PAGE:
[0086] In another aspect, the invention provides a method comprising sequencing a pair of genomic nucleic acid fragments, wherein the genomic nucleic acid fragments are attached to identical unique labels at one of their ends that indicates the genomic nucleic acid fragments were separated by a known distance in a genome prior to fragmentation.

[0087] In some embodiments, the pair of nucleic acid fragments were separated by greater than 10 kb in the genome prior to fragmentation.

[0088] In some embodiments, the pair of nucleic acid fragments were separated by greater than 40 kb in the genome prior to fragmentation.

[0089] In some embodiments, the method further comprises generating the pair of genomic nucleic acid fragments by fragmenting nucleic acids comprising genomic sequence and identical non-genomic sequence at their 5' and 3' ends.

[0090] In another aspect, the invention provides a composition comprising a plurality of paired nucleic acid fragments attached to unique labels at one end, wherein paired nucleic acid fragments:

[0091] (a) share an identical unique label at one end that is unique in the plurality, and (b) were separated from each other in a genome by a known distance prior to fragmentation.

[0092] In some embodiments, paired nucleic acid fragments were separated by greater than

10 kb in the genome prior to fragmentation. In some embodiments, paired nucleic acid fragments were separated by greater than 40 kb in the genome prior to fragmentation.

[0093] In another aspect, the invention provides a composition comprising a plurality of paired genomic nucleic acid fragments produced any of the foregoing methods.

[0094] The present invention further encompasses methods of making and/or using one or more of the embodiments described herein.

[0095] Other advantages and novel features of the present invention will become apparent from the following detailed description of various non-limiting embodiments of the invention when considered in conjunction with the accompanying Figures. In cases where the present specification and a document incorporated by reference include conflicting and/or inconsistent disclosure, the present specification shall control. If two or more documents incorporated by reference include conflicting and/or inconsistent disclosure with respect to each other, then the document having the later effective date shall control.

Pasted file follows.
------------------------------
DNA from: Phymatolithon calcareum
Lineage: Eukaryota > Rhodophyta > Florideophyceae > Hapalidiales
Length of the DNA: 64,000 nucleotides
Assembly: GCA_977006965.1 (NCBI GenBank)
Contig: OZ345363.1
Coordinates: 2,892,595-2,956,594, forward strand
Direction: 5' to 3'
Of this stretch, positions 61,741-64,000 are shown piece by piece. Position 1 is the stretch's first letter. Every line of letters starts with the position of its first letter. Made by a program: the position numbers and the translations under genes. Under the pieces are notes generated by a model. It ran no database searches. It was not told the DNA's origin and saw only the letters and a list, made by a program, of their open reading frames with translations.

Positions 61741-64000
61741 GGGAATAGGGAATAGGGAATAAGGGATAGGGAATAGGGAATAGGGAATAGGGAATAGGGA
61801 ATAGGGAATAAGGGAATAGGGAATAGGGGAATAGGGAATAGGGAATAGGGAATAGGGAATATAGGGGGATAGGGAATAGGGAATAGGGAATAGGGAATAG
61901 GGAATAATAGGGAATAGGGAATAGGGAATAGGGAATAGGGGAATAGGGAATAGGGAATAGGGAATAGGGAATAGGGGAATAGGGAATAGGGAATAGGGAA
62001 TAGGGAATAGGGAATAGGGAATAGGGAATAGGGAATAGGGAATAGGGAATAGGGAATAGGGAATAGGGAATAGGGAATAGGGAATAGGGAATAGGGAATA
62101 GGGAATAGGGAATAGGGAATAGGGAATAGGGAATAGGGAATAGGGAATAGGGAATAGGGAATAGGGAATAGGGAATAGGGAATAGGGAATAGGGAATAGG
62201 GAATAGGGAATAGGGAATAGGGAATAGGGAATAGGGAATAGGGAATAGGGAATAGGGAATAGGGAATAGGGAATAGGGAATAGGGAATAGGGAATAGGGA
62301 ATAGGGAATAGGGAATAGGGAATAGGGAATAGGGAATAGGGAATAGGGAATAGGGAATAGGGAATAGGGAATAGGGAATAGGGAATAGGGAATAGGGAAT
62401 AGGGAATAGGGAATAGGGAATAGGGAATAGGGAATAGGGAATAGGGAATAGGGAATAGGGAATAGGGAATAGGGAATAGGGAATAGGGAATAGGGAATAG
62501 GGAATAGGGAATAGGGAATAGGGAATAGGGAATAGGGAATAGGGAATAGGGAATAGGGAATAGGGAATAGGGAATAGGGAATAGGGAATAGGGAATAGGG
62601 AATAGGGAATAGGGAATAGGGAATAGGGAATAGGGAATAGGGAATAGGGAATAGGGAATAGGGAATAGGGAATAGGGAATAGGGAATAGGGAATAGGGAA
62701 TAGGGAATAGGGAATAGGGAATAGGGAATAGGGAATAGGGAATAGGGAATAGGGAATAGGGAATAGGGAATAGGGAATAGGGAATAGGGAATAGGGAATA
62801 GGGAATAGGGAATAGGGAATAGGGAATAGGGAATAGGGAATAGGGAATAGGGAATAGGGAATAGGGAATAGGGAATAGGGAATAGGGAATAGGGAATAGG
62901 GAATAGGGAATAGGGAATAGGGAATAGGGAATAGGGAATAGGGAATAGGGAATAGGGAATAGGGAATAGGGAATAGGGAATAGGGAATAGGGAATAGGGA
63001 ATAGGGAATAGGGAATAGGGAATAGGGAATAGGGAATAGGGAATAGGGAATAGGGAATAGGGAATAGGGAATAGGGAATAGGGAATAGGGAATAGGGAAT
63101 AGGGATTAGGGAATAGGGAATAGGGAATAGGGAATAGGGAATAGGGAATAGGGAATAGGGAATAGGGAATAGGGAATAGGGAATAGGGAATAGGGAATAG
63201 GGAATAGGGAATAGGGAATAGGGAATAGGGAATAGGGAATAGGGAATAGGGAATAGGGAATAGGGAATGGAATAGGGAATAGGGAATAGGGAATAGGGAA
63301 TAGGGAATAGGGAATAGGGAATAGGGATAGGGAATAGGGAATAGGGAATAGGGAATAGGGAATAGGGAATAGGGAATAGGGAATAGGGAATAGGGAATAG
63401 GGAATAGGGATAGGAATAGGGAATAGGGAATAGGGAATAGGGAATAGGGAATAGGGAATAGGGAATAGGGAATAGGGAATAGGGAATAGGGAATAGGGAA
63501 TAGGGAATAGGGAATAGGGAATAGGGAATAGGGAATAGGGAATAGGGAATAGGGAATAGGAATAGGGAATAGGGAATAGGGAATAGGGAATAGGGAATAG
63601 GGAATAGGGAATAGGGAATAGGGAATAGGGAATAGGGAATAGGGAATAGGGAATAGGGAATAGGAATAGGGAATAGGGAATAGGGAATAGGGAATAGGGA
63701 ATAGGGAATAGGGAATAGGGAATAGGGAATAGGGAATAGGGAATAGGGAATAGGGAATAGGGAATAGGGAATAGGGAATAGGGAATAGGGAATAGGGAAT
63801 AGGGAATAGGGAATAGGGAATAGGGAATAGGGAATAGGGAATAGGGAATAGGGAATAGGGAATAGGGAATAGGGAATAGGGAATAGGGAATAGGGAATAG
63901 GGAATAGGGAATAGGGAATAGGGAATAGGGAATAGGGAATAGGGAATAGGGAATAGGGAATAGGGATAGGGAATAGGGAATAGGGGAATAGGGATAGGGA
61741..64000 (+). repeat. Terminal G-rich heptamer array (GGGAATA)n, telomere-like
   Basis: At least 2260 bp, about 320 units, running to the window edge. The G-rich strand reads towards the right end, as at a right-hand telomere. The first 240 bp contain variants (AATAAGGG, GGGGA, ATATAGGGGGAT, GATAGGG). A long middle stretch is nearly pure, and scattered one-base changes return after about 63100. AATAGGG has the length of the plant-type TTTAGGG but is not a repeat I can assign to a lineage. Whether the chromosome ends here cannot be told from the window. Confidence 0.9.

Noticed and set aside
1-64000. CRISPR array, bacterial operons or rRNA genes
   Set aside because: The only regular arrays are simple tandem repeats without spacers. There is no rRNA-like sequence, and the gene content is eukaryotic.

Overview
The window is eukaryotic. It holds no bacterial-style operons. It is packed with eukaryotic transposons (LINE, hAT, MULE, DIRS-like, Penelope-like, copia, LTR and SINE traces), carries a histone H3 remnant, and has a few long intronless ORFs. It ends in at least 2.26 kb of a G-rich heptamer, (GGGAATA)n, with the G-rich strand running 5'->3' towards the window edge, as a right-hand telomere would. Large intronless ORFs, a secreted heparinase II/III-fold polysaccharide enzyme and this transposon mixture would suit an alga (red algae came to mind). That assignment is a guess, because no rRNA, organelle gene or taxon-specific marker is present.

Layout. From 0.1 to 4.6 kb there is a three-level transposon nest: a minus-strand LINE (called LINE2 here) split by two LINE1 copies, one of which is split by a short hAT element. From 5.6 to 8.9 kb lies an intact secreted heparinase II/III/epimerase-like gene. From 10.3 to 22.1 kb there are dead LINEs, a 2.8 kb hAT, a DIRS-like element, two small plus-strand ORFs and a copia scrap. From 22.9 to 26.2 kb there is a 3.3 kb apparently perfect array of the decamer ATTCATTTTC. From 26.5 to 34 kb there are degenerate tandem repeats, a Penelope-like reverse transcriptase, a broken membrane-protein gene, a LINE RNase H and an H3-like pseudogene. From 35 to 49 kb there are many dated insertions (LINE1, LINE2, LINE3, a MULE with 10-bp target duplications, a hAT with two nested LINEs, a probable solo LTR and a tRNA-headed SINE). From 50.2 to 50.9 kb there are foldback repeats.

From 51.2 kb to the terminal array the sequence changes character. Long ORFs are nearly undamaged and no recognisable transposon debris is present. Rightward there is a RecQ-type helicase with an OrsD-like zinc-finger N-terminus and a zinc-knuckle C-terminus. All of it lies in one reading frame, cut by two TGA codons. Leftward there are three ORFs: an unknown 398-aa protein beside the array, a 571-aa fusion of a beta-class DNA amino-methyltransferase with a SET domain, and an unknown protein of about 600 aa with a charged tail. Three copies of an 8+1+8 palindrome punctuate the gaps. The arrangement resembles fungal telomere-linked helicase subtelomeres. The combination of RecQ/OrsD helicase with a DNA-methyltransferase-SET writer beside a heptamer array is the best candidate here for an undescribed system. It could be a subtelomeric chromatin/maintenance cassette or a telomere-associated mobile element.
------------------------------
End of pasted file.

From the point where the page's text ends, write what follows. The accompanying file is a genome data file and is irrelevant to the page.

[0096] As used herein, "agent" or "agents" refers to a nucleic acid. The nucleic acid agent may be single-stranded (ss) or double-stranded (ds), or it may be partially single-stranded and partially double-stranded. Nucleic acid agents include but are not limited to DNA such as genomic DNA fragments, PCR and other amplification products, RNA, cDNA, and the like. Nucleic acid agents may be fragments of larger nucleic acids such as but not limited to genomic DNA fragments.

Association of Labels and Agents

[0097] An agent of interest may be associated with a unique label. As used herein, "associated" refers to a relationship between the agent and the unique label such that the unique label may be used to identify the agent, identify the source or origin of the agent, identify one or more conditions to which the agent has been exposed, etc. A label that is associated with an agent may be, for example, physical attached to the agent, either directly or indirectly, or it may be in the same defined, typically physically separate, volume as the agent. A defined volume may be an emulsion droplet, a well (of for example a multiwell plate), a tube, a container, and the like. It is to be understood that the defined volume will typically contain only one agent and the label with which it is associated, although a volume containing multiple agents with multiple copies of the label is also contemplated depending on the application.